U.S. Army Open To Returning Remains Of American Indian Children Buried In Carlisle
By Red Power Media, Staff | May 6, 2016
Nearly 200 American Indian children perished at the Carlisle Indian Industrial School
For more than 100 years, American Indian children have been buried at Carlisle, the school that sought to cleanse their “savage nature” by erasing their names, language, customs, religions, and family ties.
Between 1879 and 1918, more than 10,000 American Indian children were housed at the Carlisle Indian Industrial School, the federal government’s flagship boarding school based on a strict military model.
The children were stripped of all tribal traditions. Their native names were changed to European names and they were forced to adopt the traditions of white America.
Nearly 200 of the children perished at the school, most from diseases like tuberculosis or consumption. Their remains were never returned to their families. The children’s final resting place is on the grounds of what used to be the boarding school and is now part of the U.S. Army War College in Carlisle.
Now there’s a chance that some will be sent home to their tribes.
Patrick Hallinan, the head of Army cemeteries said in an interview that he’s open to meeting American Indian demands to repatriate children’s remains, provided talks on the matter prove fruitful and all regulations are met.
This marks a reversal for the Army, which in winter denied a Rosebud Sioux request to return 10 tribal children to South Dakota.
Now the Army confirms it will send two officials to Rosebud on May 10, to begin formal government-to-government consultations with the Sioux, the Northern Arapaho of Wyoming, and a third tribe that now seeks the return of its people, the Northern Cheyenne of Montana.
“I think things are going to happen,” said Russell Eagle Bear, the Rosebud historic-preservation officer. “I’m hoping they’re going to tell us they’re ready to work with us and let our relatives go.”
If that occurs, he said, an intended summer tribal pilgrimage to Carlisle could become an advance party to plan the return of Sioux remains.
The nearly 200 children that lie in the Carlisle cemetery were among thousands taken from native families in the West, spirited a thousand miles to the East, and forced through a wrenching experiment in assimilation.
Today many American Indians view what took place at Carlisle as genocide.
Hallinan says, the decision to return remains from Carlisle to Rosebud or elsewhere, rests with him.
“If the tribes are interested and this is something they want to do, we would be supportive to see that accomplished,” Hallinan said. “We look forward to working with the tribes, and we think that once we sit down and consult with them, there should be a positive outcome for all involved.”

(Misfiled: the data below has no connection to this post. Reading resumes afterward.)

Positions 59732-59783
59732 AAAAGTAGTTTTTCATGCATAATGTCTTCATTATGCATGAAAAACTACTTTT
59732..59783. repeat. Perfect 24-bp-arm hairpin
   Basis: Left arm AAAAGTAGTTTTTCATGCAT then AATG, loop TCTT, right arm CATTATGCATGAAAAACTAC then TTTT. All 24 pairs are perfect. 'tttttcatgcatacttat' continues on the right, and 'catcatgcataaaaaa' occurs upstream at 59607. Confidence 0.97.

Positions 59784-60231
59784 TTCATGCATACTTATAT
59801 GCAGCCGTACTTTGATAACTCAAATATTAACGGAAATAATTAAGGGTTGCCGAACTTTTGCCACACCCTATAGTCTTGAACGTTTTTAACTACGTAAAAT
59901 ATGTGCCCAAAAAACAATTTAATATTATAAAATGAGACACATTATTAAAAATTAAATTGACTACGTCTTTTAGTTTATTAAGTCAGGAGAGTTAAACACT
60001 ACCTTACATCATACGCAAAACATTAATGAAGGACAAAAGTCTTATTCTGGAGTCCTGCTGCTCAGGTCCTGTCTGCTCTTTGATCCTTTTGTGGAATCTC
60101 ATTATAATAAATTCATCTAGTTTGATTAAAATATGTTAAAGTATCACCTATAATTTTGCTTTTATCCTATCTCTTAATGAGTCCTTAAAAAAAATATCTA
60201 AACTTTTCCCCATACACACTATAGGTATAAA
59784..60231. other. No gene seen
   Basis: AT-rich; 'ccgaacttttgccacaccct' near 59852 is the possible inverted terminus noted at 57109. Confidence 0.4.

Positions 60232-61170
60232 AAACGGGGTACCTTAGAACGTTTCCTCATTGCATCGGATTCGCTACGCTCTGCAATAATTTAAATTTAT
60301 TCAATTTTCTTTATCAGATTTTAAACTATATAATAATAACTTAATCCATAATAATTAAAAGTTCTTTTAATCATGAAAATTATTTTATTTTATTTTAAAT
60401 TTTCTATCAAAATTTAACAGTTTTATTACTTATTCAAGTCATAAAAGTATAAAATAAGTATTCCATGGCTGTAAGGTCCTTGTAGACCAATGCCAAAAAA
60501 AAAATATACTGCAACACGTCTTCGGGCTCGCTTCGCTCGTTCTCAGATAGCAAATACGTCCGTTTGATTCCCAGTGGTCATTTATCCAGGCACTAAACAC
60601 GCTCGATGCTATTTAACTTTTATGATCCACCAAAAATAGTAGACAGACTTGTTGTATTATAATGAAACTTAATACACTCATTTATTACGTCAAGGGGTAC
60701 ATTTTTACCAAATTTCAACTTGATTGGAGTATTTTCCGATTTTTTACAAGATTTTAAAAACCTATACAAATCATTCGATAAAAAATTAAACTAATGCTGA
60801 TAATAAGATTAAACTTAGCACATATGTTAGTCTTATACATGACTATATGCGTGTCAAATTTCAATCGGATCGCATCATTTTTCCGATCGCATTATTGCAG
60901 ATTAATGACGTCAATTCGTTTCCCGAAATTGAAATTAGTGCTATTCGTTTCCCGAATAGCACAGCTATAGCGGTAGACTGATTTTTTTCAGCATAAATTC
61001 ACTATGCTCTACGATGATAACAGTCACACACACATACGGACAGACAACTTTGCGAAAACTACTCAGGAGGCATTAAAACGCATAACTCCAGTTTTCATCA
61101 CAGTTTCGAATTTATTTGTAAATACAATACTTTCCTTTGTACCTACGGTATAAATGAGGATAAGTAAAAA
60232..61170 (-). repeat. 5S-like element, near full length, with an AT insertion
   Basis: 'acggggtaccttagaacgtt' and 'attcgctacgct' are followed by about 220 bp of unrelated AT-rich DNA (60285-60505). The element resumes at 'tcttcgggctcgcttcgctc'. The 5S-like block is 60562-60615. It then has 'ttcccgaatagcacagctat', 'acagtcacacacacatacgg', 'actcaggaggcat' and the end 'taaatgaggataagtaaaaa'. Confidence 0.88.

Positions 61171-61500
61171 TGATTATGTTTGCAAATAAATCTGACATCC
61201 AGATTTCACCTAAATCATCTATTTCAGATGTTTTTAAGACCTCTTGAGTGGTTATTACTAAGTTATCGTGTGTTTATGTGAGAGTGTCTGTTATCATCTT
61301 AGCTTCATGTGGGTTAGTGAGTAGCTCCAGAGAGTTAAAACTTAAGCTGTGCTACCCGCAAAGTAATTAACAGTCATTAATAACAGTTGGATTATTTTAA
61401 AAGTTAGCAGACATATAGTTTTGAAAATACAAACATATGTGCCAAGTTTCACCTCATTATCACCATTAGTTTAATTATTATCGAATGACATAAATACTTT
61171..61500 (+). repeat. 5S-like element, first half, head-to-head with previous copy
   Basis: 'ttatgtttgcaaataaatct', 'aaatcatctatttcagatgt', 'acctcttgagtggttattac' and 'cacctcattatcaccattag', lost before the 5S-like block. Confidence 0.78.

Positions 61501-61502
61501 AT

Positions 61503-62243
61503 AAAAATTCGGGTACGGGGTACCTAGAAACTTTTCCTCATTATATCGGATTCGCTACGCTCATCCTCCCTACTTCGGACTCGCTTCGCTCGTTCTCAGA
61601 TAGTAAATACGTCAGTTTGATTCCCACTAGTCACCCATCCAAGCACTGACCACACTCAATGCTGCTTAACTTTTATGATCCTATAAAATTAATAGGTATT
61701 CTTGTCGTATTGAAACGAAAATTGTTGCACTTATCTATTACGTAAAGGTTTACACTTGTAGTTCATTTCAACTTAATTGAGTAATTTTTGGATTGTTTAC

He plans to send staff to two American Indian conferences this year, to see if other tribes wish to discuss the status of their ancestors’ remains.
While the Army plans to send two people on May 10, dozens could attend from Indian nations. Leaders of the Rosebud Sioux, Northern Arapaho, Cheyenne River Sioux, Northern Cheyenne, Standing Rock Sioux and Sisseton-Wahpeton Oyate Tribes will meet on Tuesday, in Rosebud, South Dakota with representatives from the federal government and the U.S. Army to begin negotiations over the repatriation of the children’s remains.
All six tribes intend to have people there, and the Rosebud Sioux will bring lawyers, political leaders, and tribal staff. South Dakota’s senators and congresswoman will send representatives.
This month’s meeting in Rosebud could portend a major step forward on an issue that torments many native peoples. It comes amid an outpouring of interest and awareness that followed a March 20 story in the Inquirer.
Carlisle opened in 1879 as the first federal Indian boarding school, spawning a fleet of successors that embraced the motto, “Kill the Indian, save the man.”
At Carlisle, children who spoke their native language could be beaten, while overcrowding and malnourishment weakened students, making them vulnerable to epidemics that swept the school.
Today many Indian researchers and activists refer to those who attended Carlisle and similar institutions as “boarding school survivors.” They say collective trauma and grief contributes to the devastating social ills that plague tribal communities.
Officially the Carlisle cemetery contains 186 graves. Thirteen are marked “Unknown.” Many of the headstones bear names but no birth or death dates.
For approximately three decades beginning in the latter part of the 19th century, the federal government, in an effort to “tame the savage” and assimilate them into the dominant white culture, uprooted close to a million American Indian children from their reservation tribal homes, transporting them thousands of miles across the country to boarding schools.